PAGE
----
6. The vascular device of claim 1, wherein each of the first sub-struts extends between a first proximal strut portion and a first distal strut portion that are angularly offset with respect to each other.
7. The vascular device of claim 1, wherein each of the second sub-struts extends between a second proximal strut portion and a second distal strut portion that are angularly offset with respect to each other.
8. The vascular device of claim 1, wherein the second distal strut portions and the second sub-struts are configured to face an aneurysm adjacent a junction of two or more blood vessels when the second waist engages a wall of the junction and the distal section is in its expanded state.
9. The vascular device of claim 1, wherein the second distal strut portions and the second sub-struts are configured to perform a therapeutic blocking function at an aneurysm, the function comprising at least one of (a) supporting maintenance of a therapeutically effective amount and/or density of at least one filling material and/or device in the aneurysm, (b) promoting thrombogenesis, and (c) diverting flow from the aneurysm.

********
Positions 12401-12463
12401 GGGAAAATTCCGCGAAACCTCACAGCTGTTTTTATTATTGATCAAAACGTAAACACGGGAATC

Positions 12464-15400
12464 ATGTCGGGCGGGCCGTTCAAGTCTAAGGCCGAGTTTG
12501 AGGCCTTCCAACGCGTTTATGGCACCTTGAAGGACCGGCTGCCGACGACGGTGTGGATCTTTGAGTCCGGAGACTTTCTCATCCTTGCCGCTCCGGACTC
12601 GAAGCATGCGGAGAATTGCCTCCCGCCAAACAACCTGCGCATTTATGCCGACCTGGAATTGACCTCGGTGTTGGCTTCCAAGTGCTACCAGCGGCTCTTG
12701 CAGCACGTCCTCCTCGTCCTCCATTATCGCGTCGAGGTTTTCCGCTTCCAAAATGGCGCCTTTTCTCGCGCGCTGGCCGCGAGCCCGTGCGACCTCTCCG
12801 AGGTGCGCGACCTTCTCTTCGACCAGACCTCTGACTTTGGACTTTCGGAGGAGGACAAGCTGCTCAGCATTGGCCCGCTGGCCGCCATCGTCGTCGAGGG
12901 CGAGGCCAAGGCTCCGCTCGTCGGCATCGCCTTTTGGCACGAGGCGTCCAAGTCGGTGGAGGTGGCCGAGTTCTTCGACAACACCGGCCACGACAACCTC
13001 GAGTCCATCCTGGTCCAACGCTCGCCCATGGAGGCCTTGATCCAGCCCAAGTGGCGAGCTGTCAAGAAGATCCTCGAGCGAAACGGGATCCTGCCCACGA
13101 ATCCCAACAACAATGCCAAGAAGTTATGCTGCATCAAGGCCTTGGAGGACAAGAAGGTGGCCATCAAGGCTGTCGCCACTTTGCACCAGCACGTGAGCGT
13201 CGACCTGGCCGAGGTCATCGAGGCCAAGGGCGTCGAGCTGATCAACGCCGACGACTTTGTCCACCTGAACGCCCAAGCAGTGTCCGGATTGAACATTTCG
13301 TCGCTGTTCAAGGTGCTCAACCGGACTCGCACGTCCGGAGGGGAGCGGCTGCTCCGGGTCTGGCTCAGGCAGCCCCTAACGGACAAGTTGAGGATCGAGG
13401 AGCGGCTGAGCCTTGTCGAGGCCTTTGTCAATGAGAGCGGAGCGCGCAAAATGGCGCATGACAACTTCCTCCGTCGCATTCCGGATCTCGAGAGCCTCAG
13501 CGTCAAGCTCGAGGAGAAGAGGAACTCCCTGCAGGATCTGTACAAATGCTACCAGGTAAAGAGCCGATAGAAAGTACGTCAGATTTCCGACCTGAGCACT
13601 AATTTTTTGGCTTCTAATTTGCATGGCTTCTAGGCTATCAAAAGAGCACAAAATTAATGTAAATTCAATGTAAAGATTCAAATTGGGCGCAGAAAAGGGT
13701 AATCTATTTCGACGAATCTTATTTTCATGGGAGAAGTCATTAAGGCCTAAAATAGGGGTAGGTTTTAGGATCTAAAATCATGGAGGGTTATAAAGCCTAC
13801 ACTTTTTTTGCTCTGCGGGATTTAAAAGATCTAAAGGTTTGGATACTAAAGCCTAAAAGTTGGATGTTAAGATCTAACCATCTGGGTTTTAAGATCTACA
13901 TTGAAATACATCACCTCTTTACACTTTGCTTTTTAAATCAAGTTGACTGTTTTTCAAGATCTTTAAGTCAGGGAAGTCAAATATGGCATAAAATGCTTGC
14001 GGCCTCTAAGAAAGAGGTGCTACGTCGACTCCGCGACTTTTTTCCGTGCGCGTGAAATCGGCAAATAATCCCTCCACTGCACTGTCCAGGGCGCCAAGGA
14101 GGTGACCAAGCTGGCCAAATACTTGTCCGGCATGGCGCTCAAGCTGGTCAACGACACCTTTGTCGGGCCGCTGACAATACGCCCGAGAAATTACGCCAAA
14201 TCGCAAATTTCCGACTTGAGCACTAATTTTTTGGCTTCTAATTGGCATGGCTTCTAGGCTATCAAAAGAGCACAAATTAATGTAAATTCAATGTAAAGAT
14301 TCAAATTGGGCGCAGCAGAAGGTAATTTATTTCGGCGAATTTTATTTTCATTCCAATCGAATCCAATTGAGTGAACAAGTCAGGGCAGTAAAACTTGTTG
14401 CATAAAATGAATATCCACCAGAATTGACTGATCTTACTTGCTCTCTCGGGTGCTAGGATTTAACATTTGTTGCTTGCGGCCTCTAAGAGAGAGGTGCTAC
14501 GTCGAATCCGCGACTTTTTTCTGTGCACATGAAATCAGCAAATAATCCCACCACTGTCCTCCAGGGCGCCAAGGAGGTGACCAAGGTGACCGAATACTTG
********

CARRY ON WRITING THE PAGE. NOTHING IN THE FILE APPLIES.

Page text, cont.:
10. The vascular device of claim 1, wherein, while the distal section is in its expanded state, the first distal strut portions and the second proximal strut portions are curved and connect to the second waist to form a curving radial crest at the second waist.
11. The vascular device of claim 1, wherein the first proximal strut portions, the first sub-struts, and the first distal strut portions form a monolithic structure.
12. The vascular device of claim 1, wherein the second proximal strut portions, the second sub-struts, and the second distal strut portions form a monolithic structure.